Health-based cleaning is far bigger than cleaners we use, whether homemade recipes or store bought. And bigger than microfiber and HEPA vacuums. Based on my years in the health-based cleaning industry, I’m here to fill in some gaps. And share what’s often worked on the job.
A holistic approach to health-based cleaning
Health-based cleaning protects our health— short and long-term— with the least impact on the environment. Following are a few key elements to start with.
- Use the simplest, least-toxic cleaners and tools that work.
- Keep germs under control by keeping surfaces clean and dry. Then disinfect selectively.
- Work efficiently.
- Practice preventive measures.
- Handle and store any toxic products safely.
- Reduce indoor air pollution by ventilating, and gradually reducing sources.
- Reduce waste.
Use the simplest, least-toxic cleaners that work
Widely-available products we field-tested
- Here’s a short list of products we field-tested on the job. And a few specs I’ve screened for. We went with widely-available products, for educational purposes. And from locally-owned retailers. Disclaimer: Results may vary depending on your tools, techniques and surface types.
Eco-label products we haven’t tested
Look into eco-labelled products with 3rd-party certifications. Such certifications help brands develop and market healthier and greener formulas. Following are a few excellent certifications.
Choose products that have been certified through trusted third-party ecolabels: Green Seal, EcoLogo, Safer Choice (US Environmental Protection Agency). Try safer cleaning products recommended for City purchasing at SF Approved.San Francisco Dept. of the Environment
- For respiratory conditions, also check out SCS Global’s statement on the Allergy and Asthma Friendly Certified standard. SCS Global has long been a pioneering leader leader in third-party environmental and sustainability certification.
Use the simplest tools that work.
- To reduce costly waste, go with multi-purpose vs specialized tools, and non-disposables, when possible. So many cool new products I’ll be writing about! Between projects. 🙂
- Be on the lookout for chemical additives. Tools, like cleaners, can sometimes contain antibacterial ingredients that may not be proven to work. Or synthetic fragrances that can cause respiratory irritants, and may contain hidden ingredients. That’s just for starters— there may be more.
- Use cotton, linen cloths, or machine-washable bamboo wipes, when they work. They often do, and are simple to launder. And unlike microfiber, made with renewable materials.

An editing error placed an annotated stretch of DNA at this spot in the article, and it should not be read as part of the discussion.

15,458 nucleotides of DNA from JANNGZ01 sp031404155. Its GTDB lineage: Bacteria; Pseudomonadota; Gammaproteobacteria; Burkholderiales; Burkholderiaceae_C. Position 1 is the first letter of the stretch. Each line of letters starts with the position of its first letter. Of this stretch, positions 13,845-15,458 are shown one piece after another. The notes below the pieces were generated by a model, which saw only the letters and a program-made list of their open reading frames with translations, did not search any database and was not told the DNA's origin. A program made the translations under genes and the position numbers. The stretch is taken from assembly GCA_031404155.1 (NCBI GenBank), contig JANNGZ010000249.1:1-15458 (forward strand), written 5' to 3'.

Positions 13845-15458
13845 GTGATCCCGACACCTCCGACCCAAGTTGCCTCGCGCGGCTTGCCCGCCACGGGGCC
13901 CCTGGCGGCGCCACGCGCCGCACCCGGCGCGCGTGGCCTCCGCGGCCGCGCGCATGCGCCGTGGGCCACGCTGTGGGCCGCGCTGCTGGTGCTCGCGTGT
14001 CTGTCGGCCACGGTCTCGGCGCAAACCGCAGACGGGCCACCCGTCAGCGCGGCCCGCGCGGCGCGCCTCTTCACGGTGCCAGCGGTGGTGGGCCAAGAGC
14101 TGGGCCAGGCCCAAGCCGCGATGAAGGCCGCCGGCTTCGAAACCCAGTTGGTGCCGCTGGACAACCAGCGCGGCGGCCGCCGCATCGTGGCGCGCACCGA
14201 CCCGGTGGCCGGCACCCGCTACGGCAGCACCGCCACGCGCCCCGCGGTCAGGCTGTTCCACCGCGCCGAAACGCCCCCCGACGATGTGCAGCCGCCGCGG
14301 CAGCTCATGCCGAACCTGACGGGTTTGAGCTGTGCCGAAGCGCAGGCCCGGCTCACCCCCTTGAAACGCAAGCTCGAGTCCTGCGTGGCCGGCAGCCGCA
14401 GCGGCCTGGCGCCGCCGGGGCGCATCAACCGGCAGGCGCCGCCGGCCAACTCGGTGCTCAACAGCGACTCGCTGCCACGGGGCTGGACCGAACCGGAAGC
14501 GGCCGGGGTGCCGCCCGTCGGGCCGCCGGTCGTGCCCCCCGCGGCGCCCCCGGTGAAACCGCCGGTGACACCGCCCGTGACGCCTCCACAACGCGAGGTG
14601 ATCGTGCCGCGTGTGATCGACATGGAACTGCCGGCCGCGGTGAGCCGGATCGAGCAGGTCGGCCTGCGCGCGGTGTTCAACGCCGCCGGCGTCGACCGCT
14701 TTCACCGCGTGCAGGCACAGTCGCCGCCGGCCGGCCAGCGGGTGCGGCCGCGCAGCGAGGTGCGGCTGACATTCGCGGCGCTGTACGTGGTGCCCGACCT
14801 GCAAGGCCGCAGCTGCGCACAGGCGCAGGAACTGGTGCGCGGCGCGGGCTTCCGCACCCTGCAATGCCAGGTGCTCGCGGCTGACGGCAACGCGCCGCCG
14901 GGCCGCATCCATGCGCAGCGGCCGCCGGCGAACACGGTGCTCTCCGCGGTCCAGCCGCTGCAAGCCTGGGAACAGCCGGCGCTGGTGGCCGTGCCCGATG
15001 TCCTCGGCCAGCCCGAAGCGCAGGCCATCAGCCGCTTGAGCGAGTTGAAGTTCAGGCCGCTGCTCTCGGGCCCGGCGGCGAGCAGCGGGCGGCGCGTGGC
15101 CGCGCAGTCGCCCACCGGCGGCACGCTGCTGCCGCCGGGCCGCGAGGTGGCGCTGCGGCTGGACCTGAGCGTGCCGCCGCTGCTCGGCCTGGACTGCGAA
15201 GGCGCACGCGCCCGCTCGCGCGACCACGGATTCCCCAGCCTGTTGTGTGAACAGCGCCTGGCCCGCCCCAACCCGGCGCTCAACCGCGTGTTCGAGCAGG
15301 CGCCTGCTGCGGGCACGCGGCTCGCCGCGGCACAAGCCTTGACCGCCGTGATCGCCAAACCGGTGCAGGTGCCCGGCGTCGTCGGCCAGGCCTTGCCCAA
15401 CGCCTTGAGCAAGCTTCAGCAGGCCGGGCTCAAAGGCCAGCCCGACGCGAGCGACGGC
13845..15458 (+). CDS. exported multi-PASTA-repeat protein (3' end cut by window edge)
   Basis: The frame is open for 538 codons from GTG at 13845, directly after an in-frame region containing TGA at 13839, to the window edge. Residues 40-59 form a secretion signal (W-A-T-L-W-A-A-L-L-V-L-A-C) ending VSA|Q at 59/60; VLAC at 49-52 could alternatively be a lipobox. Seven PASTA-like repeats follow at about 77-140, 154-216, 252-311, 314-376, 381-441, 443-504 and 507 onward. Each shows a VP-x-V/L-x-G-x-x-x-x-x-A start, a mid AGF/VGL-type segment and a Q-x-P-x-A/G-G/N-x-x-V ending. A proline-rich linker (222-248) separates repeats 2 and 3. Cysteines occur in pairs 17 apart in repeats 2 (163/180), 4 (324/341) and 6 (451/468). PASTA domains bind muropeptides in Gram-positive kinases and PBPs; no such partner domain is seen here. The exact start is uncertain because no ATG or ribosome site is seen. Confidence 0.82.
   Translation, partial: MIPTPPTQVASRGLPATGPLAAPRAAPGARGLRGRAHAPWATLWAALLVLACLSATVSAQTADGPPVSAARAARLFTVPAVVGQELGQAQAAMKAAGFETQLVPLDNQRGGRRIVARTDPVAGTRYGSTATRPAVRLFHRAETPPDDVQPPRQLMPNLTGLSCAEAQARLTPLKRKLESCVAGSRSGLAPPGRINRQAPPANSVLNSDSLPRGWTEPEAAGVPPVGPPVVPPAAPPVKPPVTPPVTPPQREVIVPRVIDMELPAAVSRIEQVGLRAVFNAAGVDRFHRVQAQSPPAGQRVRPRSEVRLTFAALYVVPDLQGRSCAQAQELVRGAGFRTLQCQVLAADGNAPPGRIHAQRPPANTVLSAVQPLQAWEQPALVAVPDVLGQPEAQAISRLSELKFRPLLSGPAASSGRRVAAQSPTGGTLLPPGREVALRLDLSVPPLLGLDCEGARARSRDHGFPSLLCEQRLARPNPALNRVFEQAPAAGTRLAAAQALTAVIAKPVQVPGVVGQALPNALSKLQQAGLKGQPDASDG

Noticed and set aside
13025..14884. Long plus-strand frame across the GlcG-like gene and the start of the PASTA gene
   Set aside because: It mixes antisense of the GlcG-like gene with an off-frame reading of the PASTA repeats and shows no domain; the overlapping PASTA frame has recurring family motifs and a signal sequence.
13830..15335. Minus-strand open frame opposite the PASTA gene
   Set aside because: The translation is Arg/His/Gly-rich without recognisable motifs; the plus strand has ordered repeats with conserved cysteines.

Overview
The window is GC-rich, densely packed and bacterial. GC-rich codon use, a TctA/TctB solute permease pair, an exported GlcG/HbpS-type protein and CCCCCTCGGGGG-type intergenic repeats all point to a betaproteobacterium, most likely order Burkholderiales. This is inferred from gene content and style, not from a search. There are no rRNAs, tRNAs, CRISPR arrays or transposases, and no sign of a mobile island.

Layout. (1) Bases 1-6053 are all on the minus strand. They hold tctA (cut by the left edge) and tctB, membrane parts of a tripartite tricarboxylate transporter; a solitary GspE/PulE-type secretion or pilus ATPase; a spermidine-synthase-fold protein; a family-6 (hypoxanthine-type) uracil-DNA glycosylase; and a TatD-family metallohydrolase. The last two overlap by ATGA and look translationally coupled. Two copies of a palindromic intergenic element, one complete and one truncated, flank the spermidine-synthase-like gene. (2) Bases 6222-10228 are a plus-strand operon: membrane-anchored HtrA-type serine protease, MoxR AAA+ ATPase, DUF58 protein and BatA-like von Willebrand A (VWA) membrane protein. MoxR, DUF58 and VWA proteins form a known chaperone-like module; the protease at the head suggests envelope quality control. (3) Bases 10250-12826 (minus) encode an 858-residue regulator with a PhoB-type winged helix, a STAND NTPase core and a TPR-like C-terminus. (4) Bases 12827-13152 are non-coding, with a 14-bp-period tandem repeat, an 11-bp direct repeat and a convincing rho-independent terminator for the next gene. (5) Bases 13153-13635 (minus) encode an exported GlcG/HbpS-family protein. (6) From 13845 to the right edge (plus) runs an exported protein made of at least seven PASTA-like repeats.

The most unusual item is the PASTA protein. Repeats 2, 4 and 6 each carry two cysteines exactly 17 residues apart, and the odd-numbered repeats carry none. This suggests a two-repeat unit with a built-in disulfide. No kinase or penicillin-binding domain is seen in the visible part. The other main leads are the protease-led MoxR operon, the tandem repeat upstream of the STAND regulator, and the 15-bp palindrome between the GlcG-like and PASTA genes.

- Use microfiber only when cotton, linen or bamboo doesn’t work. Follow the special laundering instructions on the package. Incorrect laundering damages microfiber. Permanently. Most consumers launder them incorrectly, by my observations. And keep in mind that laundering microfiber generates microplastics in waterways.
Safely keep germs under control
- Keep separate sets of supplies for your kitchen, bathroom and other rooms to prevent cross-contamination. Colorizing helps.
- Control germs and pests by keeping surfaces clean and dry. This creates conditions hostile to germs. Wipe up any standing water around sink areas, floors etc.
- Disinfect selectively. For example, if you’ve spilled raw meat juice, take care of that immediately. If someone in your home has an infectious disease— or you’re not sure— hit high-touch spots too, like light switches and faucets.
- Be aware of airborne infectious particles (next section).
Handle and store any toxic products safely
- Handle and store any toxic products safely. Then gradually replace unnecessarily-toxic products with least-toxic alternatives. You’ll be protecting everyone in your home— any hired help too. Learn how to spot toxic products from San Franciso Dept. of the Environment.
Reduce your exposure to indoor air pollution
- Ventilate. I’ve always opened windows on arrival at the job, to reduce airborne dust. When we can’t have windows open, air purifiers are running.
[2021/07/17 Update:]University of Colorado Boulder
- If you have a respiratory condition, have others clean whenever possible.
- Wear N95 respirators when you can find them, when not reserved for health care workers. Be sure you can fit them properly, and breathe in them easily. KN95 is the next best. When none of the above are available, try Baggu cloth masks that are very tightly woven, and have a nose wire. In my experience, so comfy!
- Do your “dry” cleaning before your “wet”. And clean from high to low. Airborne particles stirred up by dry cleaning settle onto lower surfaces. Wet cleaning takes it from there.
- Dust with a damp cloth vs dry duster. And a vacuum vs broom. When buying a new vacuum, go with true HEPA and sealed dust compartments.
- Learn more about indoor air contaminants.
Practice preventive measures.
- For example, use entry mats to stop tracked-in dirt; and leave shoes at the door.
- Clear out clutter to streamline cleaning. And to help prevent dust buildup and pests.
- In the kitchen “clean as you go”, because spills are easiest to wipe when fresh.
Don’t forget any furry friends.
Sophie, my feline Supervisor, assessed all new products I brought into her house. Including this pine-based litter brand I had her try, to help with her symptoms of Feline Asthma.
Accepted! Sophie’s asthma symptoms improved. Of course, other factors could have been at work.